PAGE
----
"Having seen and heard from the sureties, I cannot avoid taking some account of their integrity," Judge Howard Riddle said of the nine guarantors.
"I accept that they trusted Mr Assange to surrender himself as required. I accept that they followed the proceedings and made necessary arrangements to remain in contact with him," he said.
"However, they failed in their basic duty, to ensure his surrender. They must have understood the risk and the concerns of the courts.
"Both this court and the High Court assessed that there were substantial grounds to believe the defendant would abscond, and that the risk could only be met by stringent conditions including the sureties."
Vaughan Smith - one of the nine, who housed Assange for 13 months after his arrest - argued for the entire group in court last week. He had said it should pay no money at all because the case had dragged on for much longer than expected and Assange had not warned the group's members before entering the embassy.
Each guarantor must now pay between 3,500 and 15,000 pounds, having originally pledged between 5,000 and 20,000 pounds.
Three submitted details of their financial means, which were taken into consideration by the court.
"Nobody wants to lose 12,000 pounds and though my family may now live less comfortably, at least we will be able to live with ourselves," Smith told Reuters afterwards.
"We believe that we have done the right thing and have no regrets for having supported Julian Assange."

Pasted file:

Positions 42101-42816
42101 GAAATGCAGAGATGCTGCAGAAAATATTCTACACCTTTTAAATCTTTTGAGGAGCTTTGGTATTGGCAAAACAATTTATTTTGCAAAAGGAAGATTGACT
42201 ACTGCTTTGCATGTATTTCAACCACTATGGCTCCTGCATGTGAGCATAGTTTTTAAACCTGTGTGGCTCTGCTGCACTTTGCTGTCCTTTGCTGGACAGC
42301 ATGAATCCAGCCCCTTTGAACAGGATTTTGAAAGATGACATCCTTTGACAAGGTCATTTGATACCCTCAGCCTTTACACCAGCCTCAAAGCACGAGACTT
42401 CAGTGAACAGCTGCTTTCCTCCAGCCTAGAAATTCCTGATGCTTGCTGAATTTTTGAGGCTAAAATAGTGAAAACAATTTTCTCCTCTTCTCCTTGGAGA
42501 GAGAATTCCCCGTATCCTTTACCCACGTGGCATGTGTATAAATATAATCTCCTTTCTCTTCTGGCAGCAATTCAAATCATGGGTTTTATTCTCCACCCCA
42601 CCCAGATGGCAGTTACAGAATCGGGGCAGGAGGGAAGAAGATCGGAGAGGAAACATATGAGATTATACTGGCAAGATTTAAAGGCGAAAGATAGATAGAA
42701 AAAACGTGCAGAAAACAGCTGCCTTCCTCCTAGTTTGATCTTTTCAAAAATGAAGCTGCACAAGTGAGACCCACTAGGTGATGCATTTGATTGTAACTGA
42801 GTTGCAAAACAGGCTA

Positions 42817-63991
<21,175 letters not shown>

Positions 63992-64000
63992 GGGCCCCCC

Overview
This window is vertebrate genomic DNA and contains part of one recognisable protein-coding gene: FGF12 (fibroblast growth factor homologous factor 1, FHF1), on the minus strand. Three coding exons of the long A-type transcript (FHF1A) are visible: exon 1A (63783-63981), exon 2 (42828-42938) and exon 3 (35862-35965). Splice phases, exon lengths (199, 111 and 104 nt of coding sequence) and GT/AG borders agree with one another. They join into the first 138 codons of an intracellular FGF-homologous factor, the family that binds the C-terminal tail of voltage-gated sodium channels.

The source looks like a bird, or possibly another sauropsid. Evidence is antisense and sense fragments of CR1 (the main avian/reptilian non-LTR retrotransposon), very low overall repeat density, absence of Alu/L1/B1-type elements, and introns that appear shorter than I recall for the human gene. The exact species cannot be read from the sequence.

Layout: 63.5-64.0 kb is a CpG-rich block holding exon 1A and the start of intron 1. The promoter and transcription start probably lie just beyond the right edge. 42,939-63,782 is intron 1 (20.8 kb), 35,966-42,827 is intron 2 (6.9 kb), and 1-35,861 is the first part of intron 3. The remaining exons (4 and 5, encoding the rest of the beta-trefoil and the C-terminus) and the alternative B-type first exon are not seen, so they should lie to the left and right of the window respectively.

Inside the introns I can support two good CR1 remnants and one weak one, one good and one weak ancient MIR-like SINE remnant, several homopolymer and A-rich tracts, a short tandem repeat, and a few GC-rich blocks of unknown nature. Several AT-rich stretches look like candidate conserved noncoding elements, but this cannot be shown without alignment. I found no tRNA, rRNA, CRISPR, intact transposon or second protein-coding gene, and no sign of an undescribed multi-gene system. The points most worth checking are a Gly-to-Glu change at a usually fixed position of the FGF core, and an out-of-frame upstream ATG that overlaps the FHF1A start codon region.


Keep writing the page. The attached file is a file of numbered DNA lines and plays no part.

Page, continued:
(Additional reporting by Stephen Eisenhammer; Editing by Andrew Osborn)
Related Quotes and News
We welcome comments that advance the story through relevant opinion, anecdotes, links and data. If you see a comment that you believe is irrelevant or inappropriate, you can flag it to our editors by using the report abuse links. Views expressed in the comments do not represent those of Reuters. For more information on our comment policy, see http://blogs.reuters.com/fulldisclosure/2010/09/27/toward-a-more-thoughtful-conversation-on-stories/
Back to top
New York Legal
Support & Contact
Connect with Reuters
Our Flagship financial information platform incorporating Reuters Insider
An ultra-low latency infrastructure for electronic trading and data distribution
A connected approach to governance, risk and compliance
Our next generation legal research platform
Our global tax workstation
About Thomson Reuters
Thomson Reuters is the world's largest international multimedia news agency, providing investing news, world news, business news, technology news, headline news, small business news, news alerts, personal finance, stock market, and mutual funds information available on Reuters.com, video, mobile, and interactive television platforms. Thomson Reuters journalists are subject to an Editorial Handbook which requires fair presentation and disclosure of relevant interests.
NYSE and AMEX quotes delayed by at least 20 minutes. Nasdaq delayed by at least 15 minutes. For a complete list of exchanges and delays, please click here.